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Research on Scientific Journals: Implications for Editors and Authors


  • JS Armstrong

    (The Wharton School)


A review of editorial policies of leading journals and of research relevant to scientific journals revealed conflicts between 'science' and 'scientists.” Owing to these conflicts, papers are often weak on objectivity and replicability. Furthermore, papers often fall short on importance, competence, intelligibility, or efficiency. Suggestions were made for editorial policies such as: (1) structured guidelines for referees, (2) open peer review, (3) blind reviews, and (4) full disclosure of data and method. Of major importance, an author's “Note to Referees” (describing the hypotheses and design, but not the results) was suggested to improve the objectivity of the ratings of importance and competence. Also, recommendations are made to authors for improving contributions to science (such as the use of multiple hypotheses) and for promoting their careers (such as using complex methods and obtuse writing).

Suggested Citation

  • JS Armstrong, 2005. "Research on Scientific Journals: Implications for Editors and Authors," General Economics and Teaching 0502059, University Library of Munich, Germany.
  • Handle: RePEc:wpa:wuwpgt:0502059
    Note: Type of Document - pdf; pages: 23

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    References listed on IDEAS

    1. William R. King & Ralph H. Kilmann & Kenneth Sochats, 1978. "Designing Scientific Journals: Issues and Survey Results," Management Science, INFORMS, vol. 24(7), pages 774-784, March.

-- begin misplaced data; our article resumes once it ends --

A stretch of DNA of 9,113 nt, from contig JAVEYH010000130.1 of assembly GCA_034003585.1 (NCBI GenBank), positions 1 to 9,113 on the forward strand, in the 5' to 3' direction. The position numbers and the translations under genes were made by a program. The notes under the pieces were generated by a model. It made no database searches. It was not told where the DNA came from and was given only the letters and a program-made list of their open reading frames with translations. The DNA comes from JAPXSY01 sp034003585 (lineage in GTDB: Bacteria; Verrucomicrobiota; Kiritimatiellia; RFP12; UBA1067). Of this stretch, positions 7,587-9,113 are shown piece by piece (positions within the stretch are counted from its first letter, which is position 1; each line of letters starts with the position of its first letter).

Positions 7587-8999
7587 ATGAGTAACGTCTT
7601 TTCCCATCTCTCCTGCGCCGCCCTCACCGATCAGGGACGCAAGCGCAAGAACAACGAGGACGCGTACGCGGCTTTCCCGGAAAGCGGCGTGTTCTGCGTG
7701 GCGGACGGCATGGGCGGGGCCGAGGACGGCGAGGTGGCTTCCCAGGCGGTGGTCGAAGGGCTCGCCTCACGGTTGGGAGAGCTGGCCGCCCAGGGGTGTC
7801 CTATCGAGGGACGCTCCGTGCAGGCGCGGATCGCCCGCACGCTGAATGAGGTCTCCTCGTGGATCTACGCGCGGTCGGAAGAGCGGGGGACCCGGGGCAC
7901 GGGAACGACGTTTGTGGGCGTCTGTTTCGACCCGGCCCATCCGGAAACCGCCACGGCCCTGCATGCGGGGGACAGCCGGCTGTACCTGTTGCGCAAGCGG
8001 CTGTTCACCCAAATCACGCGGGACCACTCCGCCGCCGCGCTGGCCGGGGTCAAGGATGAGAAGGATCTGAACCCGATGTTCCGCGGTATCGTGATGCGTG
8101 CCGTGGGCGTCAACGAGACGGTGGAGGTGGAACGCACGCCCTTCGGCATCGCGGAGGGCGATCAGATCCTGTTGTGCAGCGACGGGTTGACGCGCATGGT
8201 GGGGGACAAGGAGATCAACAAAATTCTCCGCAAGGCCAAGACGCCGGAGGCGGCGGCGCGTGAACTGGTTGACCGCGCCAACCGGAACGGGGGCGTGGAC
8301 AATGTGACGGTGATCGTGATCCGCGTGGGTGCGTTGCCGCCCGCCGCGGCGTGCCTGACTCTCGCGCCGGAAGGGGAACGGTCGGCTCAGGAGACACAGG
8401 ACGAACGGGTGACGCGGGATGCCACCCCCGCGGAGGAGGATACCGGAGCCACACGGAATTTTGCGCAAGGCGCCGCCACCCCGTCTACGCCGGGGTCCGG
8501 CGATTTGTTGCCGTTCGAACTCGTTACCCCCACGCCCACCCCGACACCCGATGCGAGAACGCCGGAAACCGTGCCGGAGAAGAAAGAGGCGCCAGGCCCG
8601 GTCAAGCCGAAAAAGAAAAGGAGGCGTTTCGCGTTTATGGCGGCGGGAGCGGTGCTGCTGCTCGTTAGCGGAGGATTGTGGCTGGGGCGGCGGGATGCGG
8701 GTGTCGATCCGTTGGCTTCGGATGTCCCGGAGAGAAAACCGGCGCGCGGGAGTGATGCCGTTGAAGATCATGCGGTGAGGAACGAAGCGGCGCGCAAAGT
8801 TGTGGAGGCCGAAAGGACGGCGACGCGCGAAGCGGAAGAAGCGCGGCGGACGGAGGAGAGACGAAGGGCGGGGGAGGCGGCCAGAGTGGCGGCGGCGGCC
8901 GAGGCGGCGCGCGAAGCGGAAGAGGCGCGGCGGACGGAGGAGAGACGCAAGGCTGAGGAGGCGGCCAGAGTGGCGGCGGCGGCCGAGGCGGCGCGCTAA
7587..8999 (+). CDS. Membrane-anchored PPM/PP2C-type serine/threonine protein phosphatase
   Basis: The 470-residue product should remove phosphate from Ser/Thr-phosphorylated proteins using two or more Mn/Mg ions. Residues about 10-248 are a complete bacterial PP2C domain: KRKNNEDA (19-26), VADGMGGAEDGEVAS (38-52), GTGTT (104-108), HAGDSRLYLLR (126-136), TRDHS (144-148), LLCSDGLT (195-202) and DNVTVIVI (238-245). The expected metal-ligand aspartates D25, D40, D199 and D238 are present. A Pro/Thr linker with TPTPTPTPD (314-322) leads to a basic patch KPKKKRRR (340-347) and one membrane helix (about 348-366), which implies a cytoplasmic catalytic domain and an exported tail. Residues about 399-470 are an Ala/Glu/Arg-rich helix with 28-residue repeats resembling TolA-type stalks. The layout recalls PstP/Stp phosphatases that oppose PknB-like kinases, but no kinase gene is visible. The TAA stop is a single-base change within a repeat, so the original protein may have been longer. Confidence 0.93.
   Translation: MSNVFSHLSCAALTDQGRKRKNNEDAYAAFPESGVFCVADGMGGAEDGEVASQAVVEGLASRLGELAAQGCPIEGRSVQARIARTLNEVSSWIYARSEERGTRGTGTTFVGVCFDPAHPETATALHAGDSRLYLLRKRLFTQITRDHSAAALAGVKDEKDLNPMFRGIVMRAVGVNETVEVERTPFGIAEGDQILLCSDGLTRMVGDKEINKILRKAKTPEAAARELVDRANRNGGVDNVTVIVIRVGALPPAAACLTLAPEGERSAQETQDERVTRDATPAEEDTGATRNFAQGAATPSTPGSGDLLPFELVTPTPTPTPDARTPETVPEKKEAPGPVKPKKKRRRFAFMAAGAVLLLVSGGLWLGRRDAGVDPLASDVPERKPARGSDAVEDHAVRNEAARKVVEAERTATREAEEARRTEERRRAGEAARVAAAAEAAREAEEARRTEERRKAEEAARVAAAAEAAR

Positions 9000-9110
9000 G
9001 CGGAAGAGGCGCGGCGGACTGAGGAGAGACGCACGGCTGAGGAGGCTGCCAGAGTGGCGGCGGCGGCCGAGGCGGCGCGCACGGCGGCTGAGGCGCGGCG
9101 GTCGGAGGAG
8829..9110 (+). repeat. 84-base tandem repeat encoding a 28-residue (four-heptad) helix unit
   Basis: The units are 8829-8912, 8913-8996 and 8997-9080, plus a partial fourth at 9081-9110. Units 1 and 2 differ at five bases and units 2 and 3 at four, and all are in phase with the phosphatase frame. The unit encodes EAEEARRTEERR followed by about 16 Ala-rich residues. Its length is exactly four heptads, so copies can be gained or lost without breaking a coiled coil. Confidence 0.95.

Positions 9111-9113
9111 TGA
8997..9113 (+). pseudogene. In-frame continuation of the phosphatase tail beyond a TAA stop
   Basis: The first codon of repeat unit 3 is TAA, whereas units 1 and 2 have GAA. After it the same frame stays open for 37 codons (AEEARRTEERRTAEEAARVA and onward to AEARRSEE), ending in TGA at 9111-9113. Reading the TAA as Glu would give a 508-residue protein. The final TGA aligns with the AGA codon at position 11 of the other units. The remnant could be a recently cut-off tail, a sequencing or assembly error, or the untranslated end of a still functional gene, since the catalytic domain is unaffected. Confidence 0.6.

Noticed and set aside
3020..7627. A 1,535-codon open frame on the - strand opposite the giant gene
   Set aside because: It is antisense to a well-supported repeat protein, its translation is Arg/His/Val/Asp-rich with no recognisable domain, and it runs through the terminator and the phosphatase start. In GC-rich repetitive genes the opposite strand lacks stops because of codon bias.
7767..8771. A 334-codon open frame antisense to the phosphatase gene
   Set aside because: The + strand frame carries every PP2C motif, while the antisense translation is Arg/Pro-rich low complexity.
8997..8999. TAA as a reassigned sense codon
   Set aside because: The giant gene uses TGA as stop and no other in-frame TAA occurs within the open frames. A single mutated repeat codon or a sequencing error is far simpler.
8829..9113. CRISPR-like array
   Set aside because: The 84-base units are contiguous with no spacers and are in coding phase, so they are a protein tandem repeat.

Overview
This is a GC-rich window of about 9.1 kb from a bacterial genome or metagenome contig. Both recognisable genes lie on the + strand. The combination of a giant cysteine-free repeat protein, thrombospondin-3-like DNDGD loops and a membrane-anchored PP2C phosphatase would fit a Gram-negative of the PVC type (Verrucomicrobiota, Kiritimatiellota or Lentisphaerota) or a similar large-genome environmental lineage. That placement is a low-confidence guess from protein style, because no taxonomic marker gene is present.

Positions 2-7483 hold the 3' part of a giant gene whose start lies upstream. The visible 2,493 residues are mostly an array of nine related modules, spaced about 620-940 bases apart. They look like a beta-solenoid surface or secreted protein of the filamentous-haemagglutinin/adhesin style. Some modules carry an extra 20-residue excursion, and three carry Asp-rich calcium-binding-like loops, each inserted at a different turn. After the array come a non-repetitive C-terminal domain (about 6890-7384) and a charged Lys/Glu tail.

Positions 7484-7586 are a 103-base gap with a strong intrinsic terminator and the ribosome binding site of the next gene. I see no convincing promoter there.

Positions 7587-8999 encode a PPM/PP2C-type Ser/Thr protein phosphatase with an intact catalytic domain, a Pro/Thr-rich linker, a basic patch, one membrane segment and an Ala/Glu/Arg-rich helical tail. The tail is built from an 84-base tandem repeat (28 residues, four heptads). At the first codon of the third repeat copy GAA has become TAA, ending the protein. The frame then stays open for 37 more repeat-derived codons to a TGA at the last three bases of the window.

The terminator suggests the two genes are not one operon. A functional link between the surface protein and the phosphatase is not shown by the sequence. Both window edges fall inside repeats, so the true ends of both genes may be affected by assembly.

2. J. Scott Armstrong, 1979. "Advocacy and Objectivity in Science," Management Science, INFORMS, vol. 25(5), pages 423-428, May.
    3. JS Armstrong, 2005. "Barriers to Scientific Contributions: The Author’s Formula," General Economics and Teaching 0502057, University Library of Munich, Germany.
    4. Moravcsik, Michael J., 1974. "A refinement of extrinsic criteria for scientific choice," Research Policy, Elsevier, vol. 3(1), pages 88-97, April.
    5. Russell L. Ackoff, 1967. "Management Misinformation Systems," Management Science, INFORMS, vol. 14(4), pages 147-156, December.
    6. Siegfried, John J, 1970. "A First Lesson in Econometrics," Journal of Political Economy, University of Chicago Press, vol. 78(6), pages 1378-1379, Nov.-Dec..
    7. Ian I. Mitroff, 1972. "The Myth of Objectivity OR Why Science Needs a New Psychology of Science," Management Science, INFORMS, vol. 18(10), pages 613-618, June.
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    Cited by:

    1. JS Armstrong & Estella Bee Dagum & Robert Fildes & Spyros Makridakis, 2005. "Publishing Standards for Research in Forecasting (Editorial)," General Economics and Teaching 0502054, University Library of Munich, Germany.
    2. J. S. Armstrong, 2005. "Learner Responsibility in Management Education, or Ventures into Forbidden Research (with Comments)," General Economics and Teaching 0502012, University Library of Munich, Germany.
    3. JS Armstrong, 2005. "Is Review By Peers As Fair As It Appears?," General Economics and Teaching 0502058, University Library of Munich, Germany.
    4. J. Scott Armstrong, 1986. "The value of formal planning for strategic decisions: Reply," Strategic Management Journal, Wiley Blackwell, vol. 7(2), pages 183-185, March.
    5. JS Armstrong, 2005. "The Importance of Objectivity and Falsification in Management Science," General Economics and Teaching 0502055, University Library of Munich, Germany.
    6. JS Armstrong & Raymond Hubbard, 2005. "Does the Need for Agreement Among Reviewers Inhibit the Publication of Controversial Findings?," General Economics and Teaching 0502052, University Library of Munich, Germany.

    More about this item


    scientific journals; authors; research; editors;

    JEL classification:

    • A - General Economics and Teaching


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